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BLOOMFIELD, Robert (1766--1823)
The farmer's boy; a rural poem. By Robert Bloomfield. The ninth edition.
London: printed for Vernor, Hood, and Sharp; and Longman, Hurst, Rees and Orme, at the Union Printing Office, by W. Wilson, 1806.
[4], xlviii, 99, [9] p., wd-engr. frontis., [11] wd-engr. pl. : [8] wd-engr. illus. ; 16.3 cm. (12º)

Originally published in 1800 when it went through three editions; it sold twenty-six thousand copies in less than three years and was translated into French and Italian. With a frontispiece after Thurston and wood-engraved plates and head and tail pieces by John Anderson, an apprentice of Thomas Bewick, and others, and four pages of publisher's advertisements at the end. The poem depicts the tasks of a young farm boy over the course of the year, drawing on Bloomfield's experiences on his uncle's farm in Suffolk; too physically frail for farm work, Bloomfield then became a cobbler in London, educated himself and began to write poems. After being rejected by three publishers, 'The Farmer's Boy' was taken up by Capel Lofft, a radical writer also from Suffolk, who signs the Preface and notes and whose promotional efforts underpinned Bloomfield's international success as a 'rustic poet' and the 'English Theocritus' (Wordsworth).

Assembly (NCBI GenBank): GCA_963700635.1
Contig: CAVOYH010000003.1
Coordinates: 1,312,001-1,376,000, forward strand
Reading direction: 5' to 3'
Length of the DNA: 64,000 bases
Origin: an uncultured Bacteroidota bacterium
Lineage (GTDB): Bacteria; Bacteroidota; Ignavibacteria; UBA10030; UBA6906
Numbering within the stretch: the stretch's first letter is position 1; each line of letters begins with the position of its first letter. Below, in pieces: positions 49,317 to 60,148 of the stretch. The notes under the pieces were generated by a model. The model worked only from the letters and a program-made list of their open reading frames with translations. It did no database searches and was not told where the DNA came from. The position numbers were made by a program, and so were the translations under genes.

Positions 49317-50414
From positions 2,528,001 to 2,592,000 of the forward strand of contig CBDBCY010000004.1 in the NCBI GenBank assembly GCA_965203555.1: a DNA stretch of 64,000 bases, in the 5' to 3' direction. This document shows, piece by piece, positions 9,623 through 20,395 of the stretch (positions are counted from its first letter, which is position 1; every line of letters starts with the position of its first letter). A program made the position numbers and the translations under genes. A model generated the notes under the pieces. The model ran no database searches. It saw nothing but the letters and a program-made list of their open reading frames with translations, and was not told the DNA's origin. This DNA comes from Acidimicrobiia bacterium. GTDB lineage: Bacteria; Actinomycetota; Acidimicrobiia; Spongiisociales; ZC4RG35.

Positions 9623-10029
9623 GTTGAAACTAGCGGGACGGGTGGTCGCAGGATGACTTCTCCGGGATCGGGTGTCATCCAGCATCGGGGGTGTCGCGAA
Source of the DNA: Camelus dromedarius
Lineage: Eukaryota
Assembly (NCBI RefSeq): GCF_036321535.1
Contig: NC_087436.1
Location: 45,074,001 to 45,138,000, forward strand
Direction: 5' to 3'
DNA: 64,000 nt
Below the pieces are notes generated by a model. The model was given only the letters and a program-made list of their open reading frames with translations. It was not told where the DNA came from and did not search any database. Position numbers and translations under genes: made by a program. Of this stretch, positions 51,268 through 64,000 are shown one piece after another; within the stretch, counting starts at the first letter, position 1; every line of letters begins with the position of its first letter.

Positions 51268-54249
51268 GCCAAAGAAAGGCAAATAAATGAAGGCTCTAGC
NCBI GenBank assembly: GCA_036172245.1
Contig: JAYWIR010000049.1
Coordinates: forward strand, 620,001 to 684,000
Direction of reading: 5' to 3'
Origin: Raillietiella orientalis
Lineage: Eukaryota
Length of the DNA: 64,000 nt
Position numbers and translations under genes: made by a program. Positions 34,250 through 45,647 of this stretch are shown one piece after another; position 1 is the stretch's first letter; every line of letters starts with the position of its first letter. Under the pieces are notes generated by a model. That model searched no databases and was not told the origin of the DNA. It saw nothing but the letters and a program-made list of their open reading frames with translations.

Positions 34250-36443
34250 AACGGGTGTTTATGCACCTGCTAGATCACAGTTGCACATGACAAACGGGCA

Copy Notes Bought at Lord Lyttelton's sale, July 1823 (q.v.), lot 113 (with five other items).

Binding C19th marbled calf, gilt-ruled thick-thin borders, Greek key roll-tooled turn-ins, gilt roll-tooled spine, green morocco spine-label, marbled endpapers.

Reference Number 1142


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